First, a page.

We found 5 providers with an interest in cognitive-behavioral therapy and who accept Molina Healthcare near Culver City, CA.

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Dr. Sheryl E Monaughan, PhD
Specializes in Group Therapy, Family Therapy, Cognitive-Behavioral Therapy, Health Psychology, Counseling, Addiction Therapy
5601 W. Slauson Avenue; #266
Culver City, CA

Dr. Sheryl Monaughan practices group therapy, family therapy, and cognitive-behavioral therapy. Patients rated Dr. Monaughan highly, giving her an average of 5.0 stars out of 5. Her areas of expertise include crisis intervention, depression, and infertility. She accepts Blue Shield, Blue Cross/Blue Shield, Molina Healthcare, and more. Dr. Monaughan is accepting new patients.

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Relevant Interests: , cognitive-behavioral therapy (CBT)

All Interests: Crisis Intervention, Depression, Education Consultation, Phobias, Sports Health, Diagnostic ... (Read more)

James Borgardt
Specializes in Family Therapy, Counseling
11949 Jefferson Boulevard; Suite 106, Office 2
Culver City, CA

Mr. Jim Borgardt's specialties are family therapy and counseling. He practices in Santa Monica, CA, Los Angeles, CA, and Culver City, CA. Clinical interests for Mr. Borgardt include art therapy treatment, psychodynamic therapy, and relational therapy. He accepts Anthem, Blue Cross/Blue Shield, and Health Net, in addition to other insurance carriers.

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Relevant Interests: , trauma-focused cognitive behavioral therapy

All Interests: Humanistic Psychotherapy, Art Therapy Treatment, Psychodynamic Therapy, Relational Therapy, ... (Read more)

Kelly Walker
Specializes in Social Work, Counseling, Psychotherapy
5455 Wilshire Boulevard; Suite 2139
Los Angeles, CA

Ms. Kelly Walker specializes in social work, counseling, and psychotherapy and practices in Los Angeles, CA. Areas of expertise for Ms. Walker include anger management, mindfulness-based cognitive therapy (MBCT), and holistic therapy. Anthem, Blue Cross/Blue Shield, and Aetna are among the insurance carriers that Ms. Walker takes.

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Relevant Interests: , mindfulness-based cognitive therapy (MBCT), trauma-focused cognitive behavioral therapy

All Interests: Eclectic Therapy, Consultation, Anger Management, Mindfulness-Based Cognitive Therapy, ... (Read more)

Yeshiva D Davis, MA, MBA
Specializes in Family Therapy
5601 W Slauson Avenue; Suite 178
Culver City, CA

Ms. Yeshiva Davis is a family therapist. Ms. Davis's clinical interests include crisis intervention, behavior therapy, and child abuse. She takes Anthem, Blue Cross/Blue Shield, Blue Shield, and more.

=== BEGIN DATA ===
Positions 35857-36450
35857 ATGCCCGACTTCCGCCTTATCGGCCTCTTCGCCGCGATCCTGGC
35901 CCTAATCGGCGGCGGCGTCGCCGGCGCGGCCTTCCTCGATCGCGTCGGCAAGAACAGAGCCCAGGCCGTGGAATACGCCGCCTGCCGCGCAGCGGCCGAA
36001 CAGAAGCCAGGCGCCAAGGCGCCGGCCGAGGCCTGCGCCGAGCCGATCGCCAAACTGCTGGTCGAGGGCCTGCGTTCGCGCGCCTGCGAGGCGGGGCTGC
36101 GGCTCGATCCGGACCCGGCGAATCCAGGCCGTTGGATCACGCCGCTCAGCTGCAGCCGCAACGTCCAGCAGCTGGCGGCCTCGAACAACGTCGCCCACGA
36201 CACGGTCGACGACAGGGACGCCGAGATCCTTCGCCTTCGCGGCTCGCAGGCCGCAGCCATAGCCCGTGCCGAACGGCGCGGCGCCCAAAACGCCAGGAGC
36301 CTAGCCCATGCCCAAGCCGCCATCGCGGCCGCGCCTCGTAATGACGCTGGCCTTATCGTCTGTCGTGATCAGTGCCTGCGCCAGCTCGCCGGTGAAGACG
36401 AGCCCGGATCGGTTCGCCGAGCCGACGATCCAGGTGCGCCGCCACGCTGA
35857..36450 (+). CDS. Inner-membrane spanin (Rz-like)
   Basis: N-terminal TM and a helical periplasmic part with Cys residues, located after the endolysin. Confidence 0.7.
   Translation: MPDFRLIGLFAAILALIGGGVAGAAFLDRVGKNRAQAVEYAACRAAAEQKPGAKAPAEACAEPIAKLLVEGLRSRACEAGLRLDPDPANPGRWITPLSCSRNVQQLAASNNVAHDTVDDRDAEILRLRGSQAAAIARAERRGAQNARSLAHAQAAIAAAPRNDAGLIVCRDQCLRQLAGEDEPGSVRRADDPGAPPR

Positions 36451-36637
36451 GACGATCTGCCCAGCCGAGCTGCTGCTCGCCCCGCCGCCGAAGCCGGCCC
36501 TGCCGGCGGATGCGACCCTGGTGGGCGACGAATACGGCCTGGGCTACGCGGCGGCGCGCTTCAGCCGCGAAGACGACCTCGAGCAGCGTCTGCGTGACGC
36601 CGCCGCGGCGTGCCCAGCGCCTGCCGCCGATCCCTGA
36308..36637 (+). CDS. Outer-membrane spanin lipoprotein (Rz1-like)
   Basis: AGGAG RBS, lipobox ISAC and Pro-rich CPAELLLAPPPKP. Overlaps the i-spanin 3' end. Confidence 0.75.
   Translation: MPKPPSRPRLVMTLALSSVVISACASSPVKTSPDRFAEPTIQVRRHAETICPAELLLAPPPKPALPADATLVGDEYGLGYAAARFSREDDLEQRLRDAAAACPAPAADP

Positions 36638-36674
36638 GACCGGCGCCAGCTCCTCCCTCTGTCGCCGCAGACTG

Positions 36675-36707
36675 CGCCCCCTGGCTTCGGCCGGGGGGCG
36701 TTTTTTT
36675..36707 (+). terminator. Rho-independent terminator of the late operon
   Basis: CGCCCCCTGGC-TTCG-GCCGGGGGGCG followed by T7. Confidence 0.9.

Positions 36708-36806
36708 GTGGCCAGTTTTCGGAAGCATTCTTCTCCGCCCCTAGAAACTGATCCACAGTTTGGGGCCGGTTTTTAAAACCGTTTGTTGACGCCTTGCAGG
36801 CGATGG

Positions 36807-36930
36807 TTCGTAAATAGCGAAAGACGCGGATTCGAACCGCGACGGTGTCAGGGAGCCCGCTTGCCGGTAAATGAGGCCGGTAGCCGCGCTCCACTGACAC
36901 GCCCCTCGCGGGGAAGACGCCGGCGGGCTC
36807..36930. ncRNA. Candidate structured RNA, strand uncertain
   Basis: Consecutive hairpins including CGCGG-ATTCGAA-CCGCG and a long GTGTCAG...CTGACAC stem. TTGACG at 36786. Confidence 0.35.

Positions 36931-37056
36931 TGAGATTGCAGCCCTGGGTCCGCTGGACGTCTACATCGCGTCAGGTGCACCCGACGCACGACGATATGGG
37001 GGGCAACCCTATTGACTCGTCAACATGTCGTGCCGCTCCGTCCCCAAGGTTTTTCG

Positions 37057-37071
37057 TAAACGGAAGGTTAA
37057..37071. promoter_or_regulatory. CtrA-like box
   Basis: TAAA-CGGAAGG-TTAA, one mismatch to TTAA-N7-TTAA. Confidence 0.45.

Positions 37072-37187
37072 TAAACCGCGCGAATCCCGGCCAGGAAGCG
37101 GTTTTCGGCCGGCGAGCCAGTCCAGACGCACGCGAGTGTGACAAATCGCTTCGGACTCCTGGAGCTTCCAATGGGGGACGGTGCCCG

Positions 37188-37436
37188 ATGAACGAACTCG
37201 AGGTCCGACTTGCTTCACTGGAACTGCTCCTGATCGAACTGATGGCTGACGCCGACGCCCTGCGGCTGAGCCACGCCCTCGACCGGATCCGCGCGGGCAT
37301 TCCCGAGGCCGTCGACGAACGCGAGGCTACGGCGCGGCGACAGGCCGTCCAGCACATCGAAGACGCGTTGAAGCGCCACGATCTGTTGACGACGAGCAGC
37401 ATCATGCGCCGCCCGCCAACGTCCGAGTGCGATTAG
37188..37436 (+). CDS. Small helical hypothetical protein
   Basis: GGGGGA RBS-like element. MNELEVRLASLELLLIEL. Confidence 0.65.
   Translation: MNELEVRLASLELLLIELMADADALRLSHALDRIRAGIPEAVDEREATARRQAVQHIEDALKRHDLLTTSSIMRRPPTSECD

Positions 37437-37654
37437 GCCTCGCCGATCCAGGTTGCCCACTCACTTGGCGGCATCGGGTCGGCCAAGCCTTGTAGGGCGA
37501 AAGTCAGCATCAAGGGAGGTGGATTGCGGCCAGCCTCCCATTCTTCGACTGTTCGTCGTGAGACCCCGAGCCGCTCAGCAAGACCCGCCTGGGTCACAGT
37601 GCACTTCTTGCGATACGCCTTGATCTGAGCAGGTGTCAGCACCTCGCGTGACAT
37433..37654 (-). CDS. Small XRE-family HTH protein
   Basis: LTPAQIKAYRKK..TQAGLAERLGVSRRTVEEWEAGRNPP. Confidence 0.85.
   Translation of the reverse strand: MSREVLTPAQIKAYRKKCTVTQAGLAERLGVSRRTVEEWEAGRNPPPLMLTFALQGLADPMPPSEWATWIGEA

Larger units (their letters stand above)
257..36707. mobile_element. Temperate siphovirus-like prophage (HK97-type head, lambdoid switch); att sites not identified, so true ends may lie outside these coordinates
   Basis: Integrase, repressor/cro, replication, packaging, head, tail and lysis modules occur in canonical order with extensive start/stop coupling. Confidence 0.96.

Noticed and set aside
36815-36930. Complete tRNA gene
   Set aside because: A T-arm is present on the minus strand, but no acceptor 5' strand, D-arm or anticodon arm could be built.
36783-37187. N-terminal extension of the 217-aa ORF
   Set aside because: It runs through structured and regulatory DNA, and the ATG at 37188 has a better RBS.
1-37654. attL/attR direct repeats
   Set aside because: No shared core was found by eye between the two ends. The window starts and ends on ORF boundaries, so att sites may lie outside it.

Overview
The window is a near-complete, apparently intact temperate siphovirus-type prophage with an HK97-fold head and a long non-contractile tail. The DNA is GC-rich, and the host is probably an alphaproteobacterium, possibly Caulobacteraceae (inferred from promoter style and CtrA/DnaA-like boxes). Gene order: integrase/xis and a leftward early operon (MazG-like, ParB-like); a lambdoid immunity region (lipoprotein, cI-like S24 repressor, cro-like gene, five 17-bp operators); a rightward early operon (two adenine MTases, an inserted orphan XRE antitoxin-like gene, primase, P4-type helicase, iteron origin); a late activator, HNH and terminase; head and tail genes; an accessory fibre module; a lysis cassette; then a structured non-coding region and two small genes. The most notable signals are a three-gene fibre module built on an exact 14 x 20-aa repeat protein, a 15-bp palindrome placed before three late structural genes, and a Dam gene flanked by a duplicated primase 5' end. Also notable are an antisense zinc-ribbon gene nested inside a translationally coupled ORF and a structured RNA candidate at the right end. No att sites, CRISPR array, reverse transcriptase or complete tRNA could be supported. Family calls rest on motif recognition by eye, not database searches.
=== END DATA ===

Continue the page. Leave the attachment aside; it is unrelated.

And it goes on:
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Relevant Interests: , cognitive therapy, cognitive-behavioral therapy (CBT)

All Interests: Crisis Intervention, Child Abuse, Phobias, Men's Health Issues, Cognitive Therapy, Relationships ... (Read more)

Dr. Eris Huemer, PsyD
Specializes in Family Therapy
6399 Wilshire Boulevard; Suite 1020
Los Angeles, CA

Dr. Eris Huemer is a family therapist in Los Angeles, CA. Her clinical interests include behavior therapy, adoption issues, and infidelity issues. She accepts Blue Shield, Blue Cross/Blue Shield, and Molina Healthcare insurance.

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Relevant Interests: , cognitive therapy

All Interests: Infidelity Issues, Separation, Substance Abuse, Cognitive Therapy, Eating Disorders, Premarital ... (Read more)

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What is Cognitive-Behavioral Therapy (CBT)?

Cognitive-behavioral therapy, or CBT, is a form of psychotherapy or treatment for mental illness. It comes in a variety of methods, but the basic concept behind all CBT is the same -- our thoughts cause our feelings, which cause our actions. If we wish to change problematic behaviors or emotions in our lives, we need to start by changing our thoughts. CBT examines ideas and looks for patterns that may be causing harmful actions. The therapist helps patients modify those thought patterns and, in doing so, helps them feel better and cope more effectively.

CBT is one of the most widely studied forms of psychotherapy, and it has been shown to be extremely effective for a variety of mental illnesses. Some of the issues that respond well to CBT include mood disorders, personality disorders, eating disorders, substance abuse, sleep disorders, and psychotic disorders. In some cases, CBT has been shown to be as effective or even more effective than medication. One of the interesting things that the scientific study of CBT has shown is that CBT actually changes the way the brain works, physically improving its function.

CBT differs from traditional psychotherapy is a few key ways. One of the most important distinctions is the emphasis on the power and responsibility of the patient in CBT. The patient will be encouraged to be the one asking the questions in CBT therapy, and most patients are assigned homework to complete outside of therapy sessions. There is a concept in CBT that we all have the power to change how we feel, even if we cannot control the situation, and this can be very empowering for patients. Because of this power shift, the therapist-client relationship is not as critical to success in CBT as it is in other modes of therapy. Patients should still get along well with their therapists, but they do not need a deep, dependant emotional connection to them. Finally, because CBT often treats a specific issue or problem, it is usually shorter in duration than traditional therapy. While some therapies may continue for years, CBT lasts on average just 16 sessions.
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